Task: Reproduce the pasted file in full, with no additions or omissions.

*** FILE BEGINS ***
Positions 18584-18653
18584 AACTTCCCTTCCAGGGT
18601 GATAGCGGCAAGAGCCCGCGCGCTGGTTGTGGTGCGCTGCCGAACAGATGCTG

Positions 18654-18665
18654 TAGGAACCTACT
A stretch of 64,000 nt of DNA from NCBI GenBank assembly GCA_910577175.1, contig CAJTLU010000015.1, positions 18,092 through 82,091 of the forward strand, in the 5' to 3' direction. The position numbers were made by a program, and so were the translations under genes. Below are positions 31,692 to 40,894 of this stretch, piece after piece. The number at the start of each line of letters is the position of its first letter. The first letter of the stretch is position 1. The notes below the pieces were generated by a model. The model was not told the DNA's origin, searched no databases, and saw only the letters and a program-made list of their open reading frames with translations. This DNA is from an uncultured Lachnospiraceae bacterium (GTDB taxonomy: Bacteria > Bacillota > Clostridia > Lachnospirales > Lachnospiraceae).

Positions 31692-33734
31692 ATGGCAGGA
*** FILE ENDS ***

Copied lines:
Positions 18584-18653
18584 AACTTCCCTTCCAGGGT
18601 GATAGCGGCAAGAGCCCGCGCGCTGGTTGTGGTGCGCTGCCGAACAGATGCTG

Positions 18654-18665
18654 TAGGAACCTACT
A stretch of 64,000 nt of DNA from NCBI GenBank assembly GCA_910577175.1, contig CAJTLU010000015.1, positions 18,092 through 82,091 of the forward strand, in the 5' to 3' direction. The position numbers were made by a program, and so were the translations under genes. Below are positions 31,692 to 40,894 of this stretch, piece after piece. The number at the start of each line of letters is the position of its first letter. The first letter of the stretch is position 1. The notes below the pieces were generated by a model. The model was not told the DNA's origin, searched no databases, and saw only the letters and a program-made list of their open reading frames with translations. This DNA is from an uncultured Lachnospiraceae bacterium (GTDB taxonomy: Bacteria > Bacillota > Clostridia > Lachnospirales > Lachnospiraceae).

Positions 31692-33734
31692 ATGGCAGGA